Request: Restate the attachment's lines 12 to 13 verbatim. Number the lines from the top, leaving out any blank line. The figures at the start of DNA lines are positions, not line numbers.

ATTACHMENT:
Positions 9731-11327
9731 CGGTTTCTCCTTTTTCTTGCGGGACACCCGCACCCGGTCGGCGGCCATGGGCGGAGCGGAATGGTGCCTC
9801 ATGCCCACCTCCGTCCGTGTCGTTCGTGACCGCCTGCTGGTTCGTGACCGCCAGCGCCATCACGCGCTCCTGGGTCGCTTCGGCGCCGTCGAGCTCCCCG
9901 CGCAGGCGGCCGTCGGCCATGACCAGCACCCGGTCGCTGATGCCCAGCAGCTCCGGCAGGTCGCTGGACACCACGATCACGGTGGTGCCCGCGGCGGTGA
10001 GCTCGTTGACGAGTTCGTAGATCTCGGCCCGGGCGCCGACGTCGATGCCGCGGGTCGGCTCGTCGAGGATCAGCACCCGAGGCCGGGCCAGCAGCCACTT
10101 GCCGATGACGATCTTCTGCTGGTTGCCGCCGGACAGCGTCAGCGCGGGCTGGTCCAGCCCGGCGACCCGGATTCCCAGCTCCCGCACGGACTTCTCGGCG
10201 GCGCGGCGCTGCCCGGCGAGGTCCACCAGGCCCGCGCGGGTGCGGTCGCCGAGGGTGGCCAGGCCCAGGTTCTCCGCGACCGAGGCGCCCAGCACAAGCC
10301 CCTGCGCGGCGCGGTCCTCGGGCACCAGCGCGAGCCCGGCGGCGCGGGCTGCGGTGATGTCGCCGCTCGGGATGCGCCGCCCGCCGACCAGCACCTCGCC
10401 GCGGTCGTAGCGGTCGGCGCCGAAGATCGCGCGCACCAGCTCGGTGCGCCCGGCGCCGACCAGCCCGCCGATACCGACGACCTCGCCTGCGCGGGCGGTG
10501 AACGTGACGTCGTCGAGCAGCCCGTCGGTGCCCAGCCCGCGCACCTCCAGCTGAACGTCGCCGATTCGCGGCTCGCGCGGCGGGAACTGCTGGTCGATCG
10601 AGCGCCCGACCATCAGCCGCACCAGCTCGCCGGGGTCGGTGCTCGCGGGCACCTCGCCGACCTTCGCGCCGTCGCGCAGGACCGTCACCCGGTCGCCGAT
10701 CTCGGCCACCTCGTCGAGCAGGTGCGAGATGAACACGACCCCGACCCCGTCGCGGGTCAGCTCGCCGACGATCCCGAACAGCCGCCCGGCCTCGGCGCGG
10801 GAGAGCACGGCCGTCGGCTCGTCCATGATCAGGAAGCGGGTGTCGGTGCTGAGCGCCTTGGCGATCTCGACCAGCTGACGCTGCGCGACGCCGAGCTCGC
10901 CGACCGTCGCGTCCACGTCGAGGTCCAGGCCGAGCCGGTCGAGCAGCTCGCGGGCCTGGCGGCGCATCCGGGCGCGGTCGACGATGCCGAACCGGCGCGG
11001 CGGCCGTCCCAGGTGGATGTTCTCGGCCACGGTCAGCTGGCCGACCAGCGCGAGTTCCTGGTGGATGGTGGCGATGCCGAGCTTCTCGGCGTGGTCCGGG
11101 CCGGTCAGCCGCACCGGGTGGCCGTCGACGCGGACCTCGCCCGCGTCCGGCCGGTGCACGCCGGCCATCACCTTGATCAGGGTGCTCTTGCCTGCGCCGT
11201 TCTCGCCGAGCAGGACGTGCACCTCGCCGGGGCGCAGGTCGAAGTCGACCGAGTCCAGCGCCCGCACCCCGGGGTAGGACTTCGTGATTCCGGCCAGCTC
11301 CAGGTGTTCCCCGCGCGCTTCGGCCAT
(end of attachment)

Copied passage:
10701 CTCGGCCACCTCGTCGAGCAGGTGCGAGATGAACACGACCCCGACCCCGTCGCGGGTCAGCTCGCCGACGATCCCGAACAGCCGCCCGGCCTCGGCGCGG
10801 GAGAGCACGGCCGTCGGCTCGTCCATGATCAGGAAGCGGGTGTCGGTGCTGAGCGCCTTGGCGATCTCGACCAGCTGACGCTGCGCGACGCCGAGCTCGC